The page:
Since its inception, in 1913, the Royal Horticultural Society’s extraordinary Chelsea Flower Show has attracted social butterflies, buzzing columnists, and regal visits to its coveted opening day. But the real star power of the most important garden show in the world is floriferous and vegetal. This year, in the midst of a global pandemic that has closed public gardens across the country, the R.H.S. is going digital. The breathtaking glory that is the United Kingdom’s tradition of visionary gardening—there is no other like it in the world—will not be laid out over the 23-acre Royal Hospital Chelsea grounds. Instead, designers, florists, and growers will provide video content in a number of different formats, and some will create at home the extravagant exhibitions they had planned to display in the vaunted Great Pavilion.

Normally, the show would have begun with the Chelsea pensioners, veterans of the British Army dressed in dapper red wool blazers, festooned with brass buttons and beribboned with medals. Some 300 of them live in the 300-plus-year-old Royal Hospital, and they welcome the show’s visitors, who wear hats swagged with flowers, or dress as topiary. Dancers, musicians, and artists en plein air twirl and strut through planted sets featuring streams, rills, ponds, pools, and fountains; walls and trellises surround entire meadows and areas set aside for sitting, sleeping, and play. But not this May.

The real star power of the most important garden show in the world is floriferous and vegetal.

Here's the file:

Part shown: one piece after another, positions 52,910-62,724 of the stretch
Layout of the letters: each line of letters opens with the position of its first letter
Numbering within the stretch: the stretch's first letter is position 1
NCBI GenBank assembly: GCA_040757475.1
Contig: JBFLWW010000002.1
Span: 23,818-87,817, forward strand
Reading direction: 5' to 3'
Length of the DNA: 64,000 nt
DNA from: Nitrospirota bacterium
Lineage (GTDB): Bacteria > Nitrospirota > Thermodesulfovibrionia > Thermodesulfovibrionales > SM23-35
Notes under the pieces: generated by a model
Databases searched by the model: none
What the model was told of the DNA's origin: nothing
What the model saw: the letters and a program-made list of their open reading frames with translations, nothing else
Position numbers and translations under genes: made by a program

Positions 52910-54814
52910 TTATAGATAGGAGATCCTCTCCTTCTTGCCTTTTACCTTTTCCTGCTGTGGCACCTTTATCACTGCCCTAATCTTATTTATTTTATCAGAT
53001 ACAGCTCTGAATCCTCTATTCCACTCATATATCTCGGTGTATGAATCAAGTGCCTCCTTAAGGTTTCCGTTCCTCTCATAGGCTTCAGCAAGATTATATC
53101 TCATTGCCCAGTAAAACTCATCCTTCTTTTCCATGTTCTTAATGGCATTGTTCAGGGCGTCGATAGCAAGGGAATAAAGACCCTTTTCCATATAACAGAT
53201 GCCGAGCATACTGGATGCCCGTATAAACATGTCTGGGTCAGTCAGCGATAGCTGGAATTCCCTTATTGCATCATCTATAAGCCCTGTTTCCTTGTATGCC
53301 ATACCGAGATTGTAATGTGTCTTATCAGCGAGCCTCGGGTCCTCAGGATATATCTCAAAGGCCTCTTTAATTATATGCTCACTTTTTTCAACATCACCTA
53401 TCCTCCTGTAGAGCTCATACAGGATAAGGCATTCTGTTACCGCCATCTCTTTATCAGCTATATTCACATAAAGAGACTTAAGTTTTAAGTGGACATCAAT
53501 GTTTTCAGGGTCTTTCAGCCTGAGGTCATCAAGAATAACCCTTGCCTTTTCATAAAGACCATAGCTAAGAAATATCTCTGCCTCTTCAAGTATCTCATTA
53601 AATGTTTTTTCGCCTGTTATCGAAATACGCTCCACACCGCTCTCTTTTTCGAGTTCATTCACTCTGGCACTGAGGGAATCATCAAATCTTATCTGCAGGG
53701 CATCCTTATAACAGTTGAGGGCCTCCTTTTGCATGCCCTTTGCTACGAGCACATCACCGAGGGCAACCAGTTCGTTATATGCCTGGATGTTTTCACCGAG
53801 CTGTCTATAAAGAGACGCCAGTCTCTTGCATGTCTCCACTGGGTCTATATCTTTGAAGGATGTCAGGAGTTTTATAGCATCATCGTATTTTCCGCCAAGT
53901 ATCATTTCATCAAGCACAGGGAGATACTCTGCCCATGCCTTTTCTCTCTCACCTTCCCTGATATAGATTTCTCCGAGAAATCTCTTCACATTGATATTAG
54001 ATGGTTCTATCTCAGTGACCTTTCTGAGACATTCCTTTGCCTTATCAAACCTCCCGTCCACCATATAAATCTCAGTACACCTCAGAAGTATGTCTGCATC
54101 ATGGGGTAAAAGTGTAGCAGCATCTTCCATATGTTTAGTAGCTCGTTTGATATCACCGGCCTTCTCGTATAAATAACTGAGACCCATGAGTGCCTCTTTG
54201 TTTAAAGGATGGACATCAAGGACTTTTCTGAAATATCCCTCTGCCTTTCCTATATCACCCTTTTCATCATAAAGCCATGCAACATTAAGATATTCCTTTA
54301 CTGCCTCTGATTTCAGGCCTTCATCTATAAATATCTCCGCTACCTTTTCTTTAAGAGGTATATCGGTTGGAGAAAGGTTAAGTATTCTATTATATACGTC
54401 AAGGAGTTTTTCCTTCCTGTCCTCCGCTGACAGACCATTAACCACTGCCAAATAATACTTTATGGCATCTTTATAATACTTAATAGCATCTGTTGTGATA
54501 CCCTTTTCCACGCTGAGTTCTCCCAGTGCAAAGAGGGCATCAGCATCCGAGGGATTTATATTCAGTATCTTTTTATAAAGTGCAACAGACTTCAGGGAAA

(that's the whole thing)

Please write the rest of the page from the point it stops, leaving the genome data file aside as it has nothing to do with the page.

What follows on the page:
Could a digital show have a silver lining? Absent the madding social crowd, you can bathe your soul in nature’s silence, replete with buzzing and chirping and the susurration of breezes through grasses, plus wise counsel from some of world’s greatest gardeners and florists.

The Chelsea show has rocket-boosted the careers of landscape artists—people such as Isabel and Julian Bannerman, Dan Pearson, and Piet Oudolf. Plant careers are launched, too; an exhibit of hostas in 1968 ignited a craze for them, likewise for auriculas with a 1982 exhibit. Medals have been awarded for the Best Chic Garden, the Best Courtyard Garden, the Best City Garden, and my favorite, the Sundries Trophy. There’s also RHS Chelsea Florist of the Year. In the past, pyramids of radishes, towers of leeks, and choirs of carrots have been so gorgeous you wouldn’t dream of eating them. One year, a garden was suspended 27 yards above ground—and won a gold medal for its Irish designer, Diarmuid Gavin, who is a television personality.

This year, there’s but one medal—the Chelsea Garden Product of the Year. But there’s also a first—a people’s-choice award: after viewing a compilation of the last decade’s “best of the best,” creations in which no expense was spared, viewers will vote for the Garden of the Decade. Among other seductions, the inimitable Monty Don and Joe Swift will take to your screen an hour each day.

Though the R.H.S. will offer advice aplenty, the fact is that most of us cannot achieve such extravagant heights of invention at home—to say nothing of portrait-perfect radishes. Use this week to refresh your spirits, and then return to cultivating your own garden, as best you can. That is, after all, the point. —Dominique Browning